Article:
In this way, preoccupied with their personal politics, cocooned in a priggish world of privilege, partial to those with power, money and influence, and narrowly focused on a shrinking docket (the court accepts on average 80 cases out of 8,000 each year), the justices of the current Supreme Court rarely venture beyond their rarefied comfort zones.
Snakes in Suits

U.S. 'journalist's' mask slips: Happy to see the rape and destruction of Syria

© Unknown
Robert Caruso, a journalist with a military background is probably just more overt than many of the programmed, paid off, and pathological individuals that make up the U.S.'s mainstream media.
It is well-known among informed observers and virtually anyone that has even the smallest shred of discernment that mainstream media outlets are nothing more than the mouthpieces for their respective governments, banks, and corporations. These outlets act as a clear propaganda machine drumming up the beat for war by the presentation of clever narratives, subtle falsehoods, and outright lies.

Such deceit relies on the trust of a beguiled public who simply cannot fathom the idea that they are being lied to on such a mass scale. Indeed, the secrecy of the true agenda is what gives propaganda its power. So it is very rare that mainstream outlets, their "journalists," or other major figures openly state the agenda that is behind their reporting and gives purpose to their every word.

But this is exactly what Robert Caruso of the Boston Globe, Huffington Post, The Guardian, Daily Beast, The Jerusalem Post, and other mainstream outlets did in a fit of rage yesterday evening.

Caruso is well known for his hardcore adherence to the absurd notion that Bashar al-Assad is committing atrocities against the Syrian people, that there is such a thing as "moderate rebels," and that the U.S. and its NATO allies should arm terrorists and engage in military operations inside Syria.

Three U.N. peacekeepers killed in Darfur

UNAMID peacekeepers
UNAMID peacekeeper troops in East Darfur.
Two peacekeepers serving in the joint United Nations-African Union force in Sudan's troubled Darfur region were killed in an attack, and a third later died from his injuries, the U.N. secretary-general said Thursday.

Ban Ki-moon strongly condemned the attack and said it has been "a bloody October for U.N. peacekeeping," with 14 peacekeepers killed this month in Darfur, Mali and the Central African Republic. This amounts to "nearly one per day," he told reporters.

The Ethiopian soldiers were guarding a water borehole in Korma, North Darfur, when they came under attack by a group of unidentified armed men, Ashraf Eissa, the spokesman for the joint mission in Darfur, said by telephone.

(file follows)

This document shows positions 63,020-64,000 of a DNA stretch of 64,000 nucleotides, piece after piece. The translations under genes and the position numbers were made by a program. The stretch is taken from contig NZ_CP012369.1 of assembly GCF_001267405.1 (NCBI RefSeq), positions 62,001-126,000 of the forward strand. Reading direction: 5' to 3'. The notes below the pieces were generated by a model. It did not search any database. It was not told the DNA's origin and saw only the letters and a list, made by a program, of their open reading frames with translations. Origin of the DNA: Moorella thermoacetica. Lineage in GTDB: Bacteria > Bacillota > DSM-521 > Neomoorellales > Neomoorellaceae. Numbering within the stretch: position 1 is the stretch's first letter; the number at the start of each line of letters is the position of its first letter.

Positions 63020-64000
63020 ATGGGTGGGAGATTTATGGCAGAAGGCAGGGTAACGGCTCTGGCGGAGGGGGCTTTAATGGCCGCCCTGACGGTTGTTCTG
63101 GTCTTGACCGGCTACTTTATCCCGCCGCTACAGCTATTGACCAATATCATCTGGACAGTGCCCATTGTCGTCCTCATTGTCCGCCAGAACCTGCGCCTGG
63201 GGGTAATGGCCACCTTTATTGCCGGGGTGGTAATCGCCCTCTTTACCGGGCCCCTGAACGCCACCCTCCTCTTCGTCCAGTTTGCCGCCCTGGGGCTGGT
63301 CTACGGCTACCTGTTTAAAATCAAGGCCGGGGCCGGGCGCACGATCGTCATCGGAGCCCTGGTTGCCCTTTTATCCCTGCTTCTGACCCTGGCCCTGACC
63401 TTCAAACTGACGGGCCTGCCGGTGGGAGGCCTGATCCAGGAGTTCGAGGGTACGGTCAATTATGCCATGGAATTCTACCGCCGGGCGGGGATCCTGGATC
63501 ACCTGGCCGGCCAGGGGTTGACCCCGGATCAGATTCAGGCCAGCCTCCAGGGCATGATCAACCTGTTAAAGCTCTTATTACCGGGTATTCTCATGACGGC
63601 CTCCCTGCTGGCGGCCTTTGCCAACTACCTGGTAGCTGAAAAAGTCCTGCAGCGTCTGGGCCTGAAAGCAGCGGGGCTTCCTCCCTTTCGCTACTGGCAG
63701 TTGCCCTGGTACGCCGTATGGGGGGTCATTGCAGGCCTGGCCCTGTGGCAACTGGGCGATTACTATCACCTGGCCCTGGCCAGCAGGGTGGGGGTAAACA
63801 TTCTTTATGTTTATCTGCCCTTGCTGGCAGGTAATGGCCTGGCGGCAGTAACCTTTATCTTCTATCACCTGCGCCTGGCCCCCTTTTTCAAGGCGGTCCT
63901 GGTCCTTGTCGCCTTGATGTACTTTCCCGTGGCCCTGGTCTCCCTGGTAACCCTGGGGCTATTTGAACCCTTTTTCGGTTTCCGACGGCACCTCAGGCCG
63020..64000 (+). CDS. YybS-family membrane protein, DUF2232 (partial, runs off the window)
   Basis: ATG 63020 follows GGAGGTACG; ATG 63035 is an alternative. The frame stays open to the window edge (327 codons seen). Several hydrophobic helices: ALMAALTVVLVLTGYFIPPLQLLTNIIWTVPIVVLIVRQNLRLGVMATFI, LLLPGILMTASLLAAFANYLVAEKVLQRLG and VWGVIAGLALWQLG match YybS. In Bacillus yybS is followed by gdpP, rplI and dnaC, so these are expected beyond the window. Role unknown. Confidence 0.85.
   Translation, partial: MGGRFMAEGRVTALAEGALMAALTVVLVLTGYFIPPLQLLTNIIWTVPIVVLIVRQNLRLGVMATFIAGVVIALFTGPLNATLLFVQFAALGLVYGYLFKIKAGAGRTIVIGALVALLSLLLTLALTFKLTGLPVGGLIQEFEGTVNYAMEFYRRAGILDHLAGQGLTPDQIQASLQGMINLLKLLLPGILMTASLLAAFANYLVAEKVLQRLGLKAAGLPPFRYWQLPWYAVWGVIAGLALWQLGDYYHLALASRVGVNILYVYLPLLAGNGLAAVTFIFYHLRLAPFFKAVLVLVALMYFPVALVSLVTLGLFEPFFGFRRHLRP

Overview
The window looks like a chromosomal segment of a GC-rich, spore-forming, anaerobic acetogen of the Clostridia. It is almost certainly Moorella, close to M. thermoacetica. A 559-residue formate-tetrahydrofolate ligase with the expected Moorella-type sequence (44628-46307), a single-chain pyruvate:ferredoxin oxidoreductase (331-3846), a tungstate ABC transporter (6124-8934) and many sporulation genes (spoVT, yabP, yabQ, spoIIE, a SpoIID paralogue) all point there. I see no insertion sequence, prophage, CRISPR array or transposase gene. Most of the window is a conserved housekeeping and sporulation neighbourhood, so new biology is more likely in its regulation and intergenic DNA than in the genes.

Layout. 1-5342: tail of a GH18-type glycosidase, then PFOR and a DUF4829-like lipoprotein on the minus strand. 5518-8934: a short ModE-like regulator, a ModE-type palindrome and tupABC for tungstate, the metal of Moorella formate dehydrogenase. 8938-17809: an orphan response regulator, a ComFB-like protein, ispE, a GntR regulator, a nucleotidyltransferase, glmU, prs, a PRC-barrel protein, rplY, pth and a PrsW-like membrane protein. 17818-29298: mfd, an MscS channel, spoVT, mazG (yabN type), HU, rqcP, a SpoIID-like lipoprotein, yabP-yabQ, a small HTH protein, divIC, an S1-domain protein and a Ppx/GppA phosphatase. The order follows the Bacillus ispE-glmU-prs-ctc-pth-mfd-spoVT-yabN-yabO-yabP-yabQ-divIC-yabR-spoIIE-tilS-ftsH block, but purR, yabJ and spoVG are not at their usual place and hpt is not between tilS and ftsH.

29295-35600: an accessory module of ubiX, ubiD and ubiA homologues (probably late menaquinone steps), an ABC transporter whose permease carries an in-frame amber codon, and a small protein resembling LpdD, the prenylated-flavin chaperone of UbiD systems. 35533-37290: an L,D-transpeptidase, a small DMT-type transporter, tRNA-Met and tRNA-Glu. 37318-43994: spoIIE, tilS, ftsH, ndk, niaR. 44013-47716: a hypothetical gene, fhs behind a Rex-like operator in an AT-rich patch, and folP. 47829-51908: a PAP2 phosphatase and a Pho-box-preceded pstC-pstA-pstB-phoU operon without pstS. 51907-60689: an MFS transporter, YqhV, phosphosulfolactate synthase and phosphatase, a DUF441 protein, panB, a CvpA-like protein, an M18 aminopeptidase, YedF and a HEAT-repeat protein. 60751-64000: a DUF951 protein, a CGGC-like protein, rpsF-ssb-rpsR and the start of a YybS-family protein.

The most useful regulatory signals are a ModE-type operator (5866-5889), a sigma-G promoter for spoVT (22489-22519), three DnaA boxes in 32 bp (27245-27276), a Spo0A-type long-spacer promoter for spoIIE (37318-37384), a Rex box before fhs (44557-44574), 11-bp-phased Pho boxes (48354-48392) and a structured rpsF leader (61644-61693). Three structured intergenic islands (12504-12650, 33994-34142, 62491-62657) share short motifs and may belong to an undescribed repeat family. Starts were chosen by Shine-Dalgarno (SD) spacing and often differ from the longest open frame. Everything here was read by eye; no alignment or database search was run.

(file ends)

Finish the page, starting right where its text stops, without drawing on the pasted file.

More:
"This highlights the exceptionally challenging environments in which today's peacekeepers operate," Ban said.

2 peacekeepers, child
In a statement, Abidoun Bashua, acting Joint Special Representative of the mission, said the attack was reported to the Sudanese foreign minister and called on Sudan's government to act swiftly to bring the attackers to justice. He said an attack on peacekeepers is a war crime.

Rebel groups have been fighting in the vast western region of Sudan for more than a decade, and the security situation has worsened this year. The U.N. says 61 peacekeepers have been killed in Darfur since the start of the mission in 2007.

Comment: The African Union - United Nations Hybrid Operation in Darfur (UNAMID) is a joint African Union and United Nations peacekeeping mission formally approved by a UN Security Council resolution in 2007 to bring stability to the Darfur region of Sudan while peace talks on a final settlement continue. Seven years later, the need for this peacekeeping mission is still in play. During this span of time, approximately 385,000 people have been displaced due to the ongoing conflict begun in 2003.

UNAMID has the protection of civilians as its core mandate, but is also tasked with contributing to security for humanitarian assistance, monitoring and verifying implementation of agreements, and assisting an inclusive political process aimed at ending the conflict that erupted in the Darfur region of Sudan over 10 years ago.

It is also tasked with contributing to the promotion of human rights and the rule of law, and monitoring and reporting on the situation along the borders with Chad and the Central African Republic.

Nearly one peacekeeper has died per day this October. The price of peace?